The Foxconn acquisition is starting to pay dividends if the news from Sharp’s recent dealer meeting is any indicator.
The last time Sharp held a dealer meeting—two years ago—the company was experiencing some serious financial issues and speculation was running rampant about Sharp’s future. Then came Foxconn. And Sharp’s fortunes changed.
After spending three days in Phoenix at Sharp’s 2017 dealer meeting, Pulse 2017, Sharp is back with a vengeance, its rocky recent past behind them as the focus is now on the present, and more importantly, the future.
The meeting saw the introduction of more than 30 new products and a great deal of fanfare around the Smart Office, a vision of the future where all things and all workers are connected. Sure, much of the Smart Office is conceptual right now, and a device that is at the heart of Sharp’s Smart Office is still not ready for prime time, but the vision is there, and Sharp executives weren’t shy about talking up that vision.
During the General Session, Sharp President & CEO Doug Albregts took some noticeable digs at Konica Minolta for the lack of partners and product at their recent dealer meeting in Carlsbad, CA. Sharp went the other way, showcasing plenty of products and inviting dozens of partners to participate in the Product Showcase. If you are looking for a way to differentiate your meeting from one of your top-tier competitor’s, that was as good a way as any.
However, with a focus on diversification, robotics, visual displays, water generation systems, and the Smart Office, Sharp also underscored that they are on the same page in their vision of the future as many of their competitors.
Committed to the Core
Recognizing that dealers still need to focus on their core business, 20 new document systems were introduced, including A3 and A4 mono, A3 color, production print, and printers. Yes, thanks in large part to Foxconn, Sharp now has its own A4 devices and a printer line for its dealers. File that under better late than never—a file that also includes Sharp’s digital and color entries of years past. We suspect that folder can now be filed away for good as the Foxconn connection more than likely should place Sharp ahead of the technology curve rather than behind it.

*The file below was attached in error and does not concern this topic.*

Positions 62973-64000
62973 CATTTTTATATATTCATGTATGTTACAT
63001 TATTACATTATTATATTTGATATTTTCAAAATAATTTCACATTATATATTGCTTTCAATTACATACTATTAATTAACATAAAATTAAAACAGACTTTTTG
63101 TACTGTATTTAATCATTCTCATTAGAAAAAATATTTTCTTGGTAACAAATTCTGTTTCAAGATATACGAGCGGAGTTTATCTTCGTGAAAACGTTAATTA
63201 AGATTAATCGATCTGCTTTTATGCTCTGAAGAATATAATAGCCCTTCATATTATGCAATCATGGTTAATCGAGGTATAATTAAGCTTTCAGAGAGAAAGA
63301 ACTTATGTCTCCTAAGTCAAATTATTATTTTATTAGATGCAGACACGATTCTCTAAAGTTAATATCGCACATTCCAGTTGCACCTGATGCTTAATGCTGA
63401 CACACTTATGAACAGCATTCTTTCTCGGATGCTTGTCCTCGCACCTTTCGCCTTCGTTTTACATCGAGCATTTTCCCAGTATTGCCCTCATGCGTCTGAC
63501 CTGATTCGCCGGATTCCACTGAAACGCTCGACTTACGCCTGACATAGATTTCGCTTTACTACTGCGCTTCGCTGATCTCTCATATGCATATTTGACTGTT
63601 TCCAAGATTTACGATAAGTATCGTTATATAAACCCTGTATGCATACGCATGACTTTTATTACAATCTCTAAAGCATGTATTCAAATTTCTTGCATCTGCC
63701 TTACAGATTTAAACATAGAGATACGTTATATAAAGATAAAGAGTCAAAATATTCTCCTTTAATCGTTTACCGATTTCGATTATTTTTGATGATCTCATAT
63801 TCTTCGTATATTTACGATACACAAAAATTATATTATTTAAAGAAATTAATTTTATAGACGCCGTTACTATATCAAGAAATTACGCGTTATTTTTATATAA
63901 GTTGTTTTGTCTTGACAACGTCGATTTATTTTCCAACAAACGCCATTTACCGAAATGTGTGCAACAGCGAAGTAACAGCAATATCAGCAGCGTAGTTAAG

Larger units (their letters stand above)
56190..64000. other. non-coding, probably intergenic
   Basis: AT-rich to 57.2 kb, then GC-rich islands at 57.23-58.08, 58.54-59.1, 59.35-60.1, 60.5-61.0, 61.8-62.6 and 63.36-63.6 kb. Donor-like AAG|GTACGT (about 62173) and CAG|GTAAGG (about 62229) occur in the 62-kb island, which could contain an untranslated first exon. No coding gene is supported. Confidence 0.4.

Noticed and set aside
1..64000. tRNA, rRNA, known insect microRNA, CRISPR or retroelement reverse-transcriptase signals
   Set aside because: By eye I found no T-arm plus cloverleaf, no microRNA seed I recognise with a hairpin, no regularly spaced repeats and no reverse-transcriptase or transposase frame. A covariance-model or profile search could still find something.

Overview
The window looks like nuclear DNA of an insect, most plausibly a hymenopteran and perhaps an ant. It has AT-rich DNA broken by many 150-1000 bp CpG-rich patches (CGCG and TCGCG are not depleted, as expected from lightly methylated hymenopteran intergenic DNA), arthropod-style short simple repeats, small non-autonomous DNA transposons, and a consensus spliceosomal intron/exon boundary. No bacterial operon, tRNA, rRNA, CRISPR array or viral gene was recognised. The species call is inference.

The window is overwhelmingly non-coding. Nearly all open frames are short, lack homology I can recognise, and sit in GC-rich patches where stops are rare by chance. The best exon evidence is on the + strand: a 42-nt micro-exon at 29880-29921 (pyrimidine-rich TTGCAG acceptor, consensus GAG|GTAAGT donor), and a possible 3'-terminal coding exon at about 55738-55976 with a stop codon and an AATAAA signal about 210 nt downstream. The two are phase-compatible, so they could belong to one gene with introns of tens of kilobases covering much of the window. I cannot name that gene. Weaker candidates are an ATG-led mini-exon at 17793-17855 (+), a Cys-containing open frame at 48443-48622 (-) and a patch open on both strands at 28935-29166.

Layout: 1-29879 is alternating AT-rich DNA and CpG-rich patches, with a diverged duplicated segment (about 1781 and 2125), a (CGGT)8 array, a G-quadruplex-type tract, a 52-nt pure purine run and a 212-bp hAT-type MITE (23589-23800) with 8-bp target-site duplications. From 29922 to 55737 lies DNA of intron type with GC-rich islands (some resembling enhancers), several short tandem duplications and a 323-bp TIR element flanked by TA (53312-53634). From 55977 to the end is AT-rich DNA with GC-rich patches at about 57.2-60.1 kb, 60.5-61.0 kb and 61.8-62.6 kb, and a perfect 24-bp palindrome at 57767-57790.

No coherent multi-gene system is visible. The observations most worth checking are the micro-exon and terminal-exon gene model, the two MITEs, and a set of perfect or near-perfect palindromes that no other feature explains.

Albregts separated Sharp’s strategy into three phases: providing dealers with what they need today (Phase 1), adding new products to help them expand their footprint (Phase 2), and the Smart Office (Phase 3).
Overall, Sharp is rolling out 10 A3 monochrome and color models ranging in speed from 30-60 ppm, which will be available in December as well as two 26-ppm A3 entry level workgroup models—one color model (available in December), and a monochrome device, scheduled for spring release. The four A4 models (Advanced Series and Essentials Series) offer speeds of 35 ppm and 45 ppm and will be available in the spring and December, respectively. The various devices have a common UI, which offers a consistent user experience. They also use the same supplies. The two printers are also set for a spring release.
December looks to be a big month of introductions with the release of two Pro Series 80-ppm light production color devices with an optional Fiery Print Server. But that wasn’t all. Dealers now have access to enterprise level and small business level network storage devices from Thecus.
A nice touch was having dealers on stage, talking about big wins. Joe Reeves, CEO of Smile Business Products in Sacramento, CA talked about a new contract with the State of California while Derrick Wilson, founder and CEO of The Wilson Group in Pittsburgh, PA, touted his placement of Sharp Aquos Boards within a school. Wilson was accompanied by a customer, Adam Swinchock, director of educational and informational technology, at Peters Township School, who offered insights into how the school was using the technology. Although not a novel concept to have dealers or customers on stage, this in our opinion is always highly effective.
Beyond the Core
Noting that Sharp copier unit placements were up and revenue down, enabled Albregts to relay the message to dealers that they need to diversify beyond the core business. Pulse 17 offered plenty of examples as to how dealers can indeed diversify their product offerings beyond traditional imaging devices.
Sharp has been touting its visual displays for a few years now and three of those were among the 30 introductions as well as four desktop monitors (Yes, another new product line for Sharp.). The company also announced three software version upgrades—Kayleigh, SRDM, and SharpDesk as well as two new product categories, Skywell, atmospheric water generation system (Don’t call it a watercooler, said Albregts.) that collect moisture from the air and convert it into pure drinking water. As part of its future products, there’s the aforementioned Smart Office which includes a new voice-activated device similar to the Amazon Alexa except with a camera to recognize users. Speaking of Amazon, Amazon recently announced Alexa for Business and the only technology partner among the imaging OEMs identified at the rollout was—you guessed it—Sharp.